The waiting lists to undergo an operation in the Community of Madrid is another of the parameters that point to a deterioration in health care. In June 2005 there were 27,672 people waiting for surgery. In March 2022 it had multiplied by three, to 90,317 people.

In addition to the cost overruns of public-private partnership models, the report notes that “there are numerous detected cases of extra-budgetary and/or irregular contributions of public funding to these centers.” For this reason, they require an audit by the health inspection and the Court of Auditors. Precisely, the Chamber of Accounts has already pointed out on several occasions the lack of control and the lack of effectiveness of the concession system in hospitals in the region. The supervisory body noted increases over what was budgeted from the public coffers and treatments up to six times more expensive in some of these hospitals. The work carried out by the union and the federation points to the absence of “public control over the operation of these centers and the fulfillment of contracts.”

In the financing chapter, the Community of Madrid is one of those that is at the bottom, both in spending per inhabitant and in terms of GDP. In the first case it is in the penultimate position, with 1,340 euros; in the second, it closes the list, with 3.7% of the total. In addition, it is the public part that has suffered the cuts in the worst moments, such as the economic crisis of 2008, while the private companies with which the administration has closed contracts have not suffered a decrease in the amounts of their contracts.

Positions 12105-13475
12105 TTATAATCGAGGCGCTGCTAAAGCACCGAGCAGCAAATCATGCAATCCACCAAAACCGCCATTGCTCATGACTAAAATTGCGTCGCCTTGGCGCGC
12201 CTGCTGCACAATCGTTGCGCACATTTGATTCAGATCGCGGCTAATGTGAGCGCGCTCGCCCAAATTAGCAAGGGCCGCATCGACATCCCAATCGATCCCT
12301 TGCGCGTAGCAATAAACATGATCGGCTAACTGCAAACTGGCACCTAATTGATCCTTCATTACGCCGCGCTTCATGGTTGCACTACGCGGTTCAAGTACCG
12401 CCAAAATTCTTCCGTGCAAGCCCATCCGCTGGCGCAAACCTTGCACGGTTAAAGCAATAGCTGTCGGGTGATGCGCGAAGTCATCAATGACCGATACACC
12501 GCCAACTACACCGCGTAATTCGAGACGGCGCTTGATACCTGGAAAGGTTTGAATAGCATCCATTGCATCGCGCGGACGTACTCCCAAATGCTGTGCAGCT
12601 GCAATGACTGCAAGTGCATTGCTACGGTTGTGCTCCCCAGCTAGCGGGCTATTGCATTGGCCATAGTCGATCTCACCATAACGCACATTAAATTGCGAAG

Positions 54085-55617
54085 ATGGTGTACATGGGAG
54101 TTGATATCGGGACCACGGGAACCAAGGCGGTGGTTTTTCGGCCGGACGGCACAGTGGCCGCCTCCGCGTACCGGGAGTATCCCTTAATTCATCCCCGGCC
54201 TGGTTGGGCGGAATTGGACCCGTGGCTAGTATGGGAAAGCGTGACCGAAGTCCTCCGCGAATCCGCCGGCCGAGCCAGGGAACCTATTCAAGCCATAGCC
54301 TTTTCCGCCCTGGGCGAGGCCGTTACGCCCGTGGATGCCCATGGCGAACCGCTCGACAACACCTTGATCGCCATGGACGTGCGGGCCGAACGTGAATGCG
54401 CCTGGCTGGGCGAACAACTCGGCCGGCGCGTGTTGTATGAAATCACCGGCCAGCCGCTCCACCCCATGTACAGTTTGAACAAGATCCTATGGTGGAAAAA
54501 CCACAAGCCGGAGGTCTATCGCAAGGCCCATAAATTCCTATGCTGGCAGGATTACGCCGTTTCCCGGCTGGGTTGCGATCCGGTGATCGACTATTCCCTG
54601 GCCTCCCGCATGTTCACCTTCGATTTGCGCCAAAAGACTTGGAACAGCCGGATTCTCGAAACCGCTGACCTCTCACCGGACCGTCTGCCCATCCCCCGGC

In a decade, between 2009 and 2019, the salaried staff of the Madrid Health Service was reduced by almost 2,000 professionals, to stand at 73,570 personnel. This figure has increased again in 2020 and, despite a slight drop, 2021 closed with 83,480 workers. An increase that the report attributes to the needs of the coronavirus pandemic. This situation caused the 2019 budgets to have to be modified upwards, extended for two years due to the inability of the first Ayuso government to approve new ones. That year, 2,615 million euros were added to the 7,662 planned. “This increase is due, above all, to the extraordinary contributions from the central government through the COVID-19 Fund, which according to the Ministry itself would have been 2,163 million,” the report states.